While getting my car washed recently, I fell into conversation with a man who was getting his wife’s car detailed.
I commented on how thoughtful it was to tidy up his spouse’s car and our talk turned toward to how he met his wife. They’re both lawyers. He’s a prosecutor. She’s a defense attorney. And they fell in love… while arguing a case against each other!
Before I could hear the rest of the story, which had all the makings of a Hallmark Channel romance, my car was gleaming and it was time to go.
But as I drove away, with a bemused smile on my face, I realized how much I get out of making small talk with strangers. Thanks to my gift of gab I’ve received gems of wisdom, countless kindnesses and more than a few oddball tips from seemingly insignificant chats with strangers that blossomed into connected conversations.
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Engaging in Small Talk Can Beat Loneliness
As children, it’s drummed into us not to talk to strangers. But it turns out that may be bad advice. Making small talk with strangers and acquaintances throughout our day is not only entertaining, it’s good for us!
Research from the University of Essex, for example, shows that people are happier when they have more interactions with acquaintances throughout their day. University of Essex faculty member Gillian Sandstrom has devoted much of her career to studying how so-called weak-social ties benefit us.
Among other things, she’s discovered that people’s moods improve after talking to baristas or museum volunteers and students who chat with classmates have a greater sense of belonging and enjoyment.
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All of this takes on more significance in the face of an international loneliness epidemic. In fact, one of the ways experts advise easing the pain of loneliness is by striking up conversations with people we come across in our daily lives.
Not everyone is a chatty Kathy. Many worry what others might think of them if they connect with a bit of small talk. Others feel uncomfortable or embarrassed talking to people they don’t know.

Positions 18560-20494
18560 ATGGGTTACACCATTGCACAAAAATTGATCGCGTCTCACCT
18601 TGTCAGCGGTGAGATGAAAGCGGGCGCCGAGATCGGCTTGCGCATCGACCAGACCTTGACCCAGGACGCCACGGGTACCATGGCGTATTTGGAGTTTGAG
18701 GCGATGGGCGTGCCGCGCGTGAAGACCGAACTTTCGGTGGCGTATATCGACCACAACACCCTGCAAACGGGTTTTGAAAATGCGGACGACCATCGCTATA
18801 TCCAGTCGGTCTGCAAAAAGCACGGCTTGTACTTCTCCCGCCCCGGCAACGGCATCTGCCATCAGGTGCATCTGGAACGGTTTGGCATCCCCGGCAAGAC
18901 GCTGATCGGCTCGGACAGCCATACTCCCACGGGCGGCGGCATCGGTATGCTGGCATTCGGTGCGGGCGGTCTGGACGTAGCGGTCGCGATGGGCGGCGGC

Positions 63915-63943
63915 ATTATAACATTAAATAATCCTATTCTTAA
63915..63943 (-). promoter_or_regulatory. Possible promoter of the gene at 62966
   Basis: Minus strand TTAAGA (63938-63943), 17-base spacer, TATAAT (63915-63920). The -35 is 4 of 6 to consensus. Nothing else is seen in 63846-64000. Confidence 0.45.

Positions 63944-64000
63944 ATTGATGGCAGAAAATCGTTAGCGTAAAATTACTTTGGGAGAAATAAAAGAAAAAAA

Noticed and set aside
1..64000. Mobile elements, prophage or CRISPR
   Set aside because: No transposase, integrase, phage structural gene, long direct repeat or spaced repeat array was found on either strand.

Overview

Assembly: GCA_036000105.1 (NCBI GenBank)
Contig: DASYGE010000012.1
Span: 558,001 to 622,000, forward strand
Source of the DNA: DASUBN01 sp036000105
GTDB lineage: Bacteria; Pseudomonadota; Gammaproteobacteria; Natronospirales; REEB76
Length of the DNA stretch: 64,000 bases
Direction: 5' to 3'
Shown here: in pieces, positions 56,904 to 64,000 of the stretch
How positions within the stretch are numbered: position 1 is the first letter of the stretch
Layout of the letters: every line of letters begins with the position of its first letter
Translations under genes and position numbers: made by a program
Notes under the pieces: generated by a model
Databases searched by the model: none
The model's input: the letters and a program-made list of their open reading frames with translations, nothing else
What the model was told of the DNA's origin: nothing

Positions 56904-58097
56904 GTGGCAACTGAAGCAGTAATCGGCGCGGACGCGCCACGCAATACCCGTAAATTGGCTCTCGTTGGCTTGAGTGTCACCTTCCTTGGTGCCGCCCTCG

And, of course, we should never feel compelled to talk to anyone that makes us feel unsafe. Stranger danger is a reality.
Connection Makes Us Happier
Yet, given the benefits and the increasing need for face-to-face connection with others, it’s worth getting out of your comfort zone and bringing some mindful awareness to how you feel when you converse with others throughout the day.
You can even make small talk a mindfulness practice, noticing feelings of discomfort, ease or joy as you venture into conversations with acquaintances or strangers you meet on the street.
After a brief conversation about the weather with the Amazon delivery person do you notice a lilt in your step? When you compliment a stranger and ask her where she bought her stylish coat, do you feel less alone? Do you learn something new? Sometimes, the impact of small talk is startling and lasting.
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Once, I was leaving a parking lot and struck up a conversation with the parking attendant who I imagined spent most of her day confined to a small, glass booth. I asked her how she was, if she had just started her shift and if she ever got too cold or too hot in her booth.
She answered all of my questions and then before handing me my change said: “All day no one ever talks to me like you just did. They just drive by and it’s like I’m not even here. Thank you. You made my day!”
That conversation happened years ago. Every now and again the memory of it returns and it’s one of the many reasons I keep talking to strangers.
Written by eM Life Teacher Kelly Barron.